Amma: The Loving, Hugging, Humanitarian Saint
As of the date of this article, Amma has hugged attendees to her programs over 40 million times. Her free events attract thousands upon thousands of people, often taking place in football stadiums. In the early days, when 50 or 60 people were in attendance, Amma was known as “Ammaji” or “Ammachi.”
It was 1990 when I first met Amma. She was seated on a tattered, cushioned chair in the center of a small, basement room in The African-Methodist Episcopal Church in Central Square, Cambridge, MA.
The moment I walked into the room, I was so profoundly struck by Amma’s light and presence that I fell to my knees and bowed to her. I spent the rest of the day sobbing in absolute bliss, happily crouched in a corner. In addition to a few Swamis and helpers, there were less than ten other people in the room.
While indulging my tears, Amma caught my eye and invited me to her chair. I was so nervous, I could barely speak. I walked toward her, awkward and self-conscious, as if it were my first time walking. I bowed and she immediately took my hand, then gently bent me across her lap.
Amma then gently rubbed my body from head to toe while I cried. She massaged my scalp and forehead and patted my spine. Amma even squeezed my ears and tussled my hair. It felt as though I were embraced by the most loving bundle of light.
After 20 minutes of her healing touch, Amma lifted my head with her soft hands and pressed her cheek and lips against my ear. She lovingly whispered Sanskrit mantras to me as I absorbed every morsel of her love.
“Pure love transcends the body. It is between hearts. It has nothing to do with bodies.”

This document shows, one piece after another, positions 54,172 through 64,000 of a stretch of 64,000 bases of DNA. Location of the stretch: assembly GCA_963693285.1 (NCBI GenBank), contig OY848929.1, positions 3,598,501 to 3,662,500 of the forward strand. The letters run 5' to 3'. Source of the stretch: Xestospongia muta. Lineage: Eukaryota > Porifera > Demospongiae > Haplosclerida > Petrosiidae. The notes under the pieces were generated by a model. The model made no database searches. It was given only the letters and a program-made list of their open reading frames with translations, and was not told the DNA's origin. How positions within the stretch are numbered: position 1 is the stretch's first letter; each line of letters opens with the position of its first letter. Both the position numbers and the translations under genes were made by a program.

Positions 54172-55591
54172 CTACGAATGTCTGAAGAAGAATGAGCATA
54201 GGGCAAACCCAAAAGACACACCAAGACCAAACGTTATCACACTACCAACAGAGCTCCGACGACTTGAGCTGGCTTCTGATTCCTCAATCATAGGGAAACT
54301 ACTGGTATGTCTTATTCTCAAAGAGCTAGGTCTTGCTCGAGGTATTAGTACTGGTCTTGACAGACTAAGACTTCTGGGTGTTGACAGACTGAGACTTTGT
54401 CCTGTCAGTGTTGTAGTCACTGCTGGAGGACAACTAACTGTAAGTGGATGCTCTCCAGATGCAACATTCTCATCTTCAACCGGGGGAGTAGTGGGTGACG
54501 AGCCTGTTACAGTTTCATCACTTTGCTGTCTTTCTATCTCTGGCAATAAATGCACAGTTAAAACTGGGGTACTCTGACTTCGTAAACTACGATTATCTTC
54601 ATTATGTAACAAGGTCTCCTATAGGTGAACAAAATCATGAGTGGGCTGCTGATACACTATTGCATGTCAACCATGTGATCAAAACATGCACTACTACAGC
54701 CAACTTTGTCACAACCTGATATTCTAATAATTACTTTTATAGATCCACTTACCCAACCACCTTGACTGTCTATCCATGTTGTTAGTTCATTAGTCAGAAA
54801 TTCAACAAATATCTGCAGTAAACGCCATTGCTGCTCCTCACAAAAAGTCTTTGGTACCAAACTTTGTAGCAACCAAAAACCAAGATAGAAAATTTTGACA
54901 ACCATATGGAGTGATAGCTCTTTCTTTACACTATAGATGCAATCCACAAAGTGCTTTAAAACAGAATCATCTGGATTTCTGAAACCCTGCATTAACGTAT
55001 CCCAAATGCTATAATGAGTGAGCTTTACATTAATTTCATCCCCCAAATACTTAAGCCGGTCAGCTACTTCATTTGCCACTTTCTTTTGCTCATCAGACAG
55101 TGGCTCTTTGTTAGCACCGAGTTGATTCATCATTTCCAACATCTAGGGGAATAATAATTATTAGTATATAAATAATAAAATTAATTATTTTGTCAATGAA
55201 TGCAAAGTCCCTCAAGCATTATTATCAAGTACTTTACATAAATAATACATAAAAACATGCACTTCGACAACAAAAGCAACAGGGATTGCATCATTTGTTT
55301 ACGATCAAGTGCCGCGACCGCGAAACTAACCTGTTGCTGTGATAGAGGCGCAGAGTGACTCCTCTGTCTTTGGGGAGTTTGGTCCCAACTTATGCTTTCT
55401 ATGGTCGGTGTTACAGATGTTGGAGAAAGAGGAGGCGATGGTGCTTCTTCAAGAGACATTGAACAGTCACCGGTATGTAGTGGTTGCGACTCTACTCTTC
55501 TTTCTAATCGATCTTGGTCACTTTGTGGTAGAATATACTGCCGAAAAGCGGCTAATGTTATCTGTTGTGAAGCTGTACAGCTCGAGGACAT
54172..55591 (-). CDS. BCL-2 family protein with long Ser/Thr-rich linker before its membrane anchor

During this timeframe of my life, I was the host of a popular children’s TV show with fantasies of fame running through my head. After meeting Amma, my heart expanded and I changed my approach to my career and every other aspect of my life.
Amidst all of my faults and challenges, Amma helped me blossom in ways that I could never have imagined.
During the years to come, Amma would ask me to open her retreats and events with spiritual comedy shows. It was lovely to sit near Amma’s chair and deliver playful lectures and videos about the hilarious things that happen within spiritual communities.
“I don’t see if it is a man or a woman. I don’t see anyone different from my own self. A continuous stream of love flows from me to all of creation. This is my inborn nature. The duty of a doctor is to treat patients. In the same way, my duty is to console those who are suffering.”
Amma’s Birth and Family
Amma, an enlightened master, was born as Sudhamani (bright, precious gem) Idamannel on September 27th, 1953, in Kerala, India. Devotees call her Amma, although she is also known as Mātā Amritānandamayī Devī, an incarnation and embodiment of The Divine Mother. Amma’s ashram, Amritapuri, is in Kerala, India.
Amma was born into a family of fishermen with six siblings, most of whom did not understand her or treat her with kindness. Amma’s commitment to her divine path is what eventually inspired every member of her family to embrace her as the Divine Mother.
Witnesses of her birth say that Amma was born without tears and with a sweet smile on her face. She was reported to have been born with bluish skin, reminiscent of stories Krishna. Even though her skin soon turned to brown, many believe Amma to be an incarnation of Krishna. From age 5 onward, Amma spent most of her time in devotional prayer.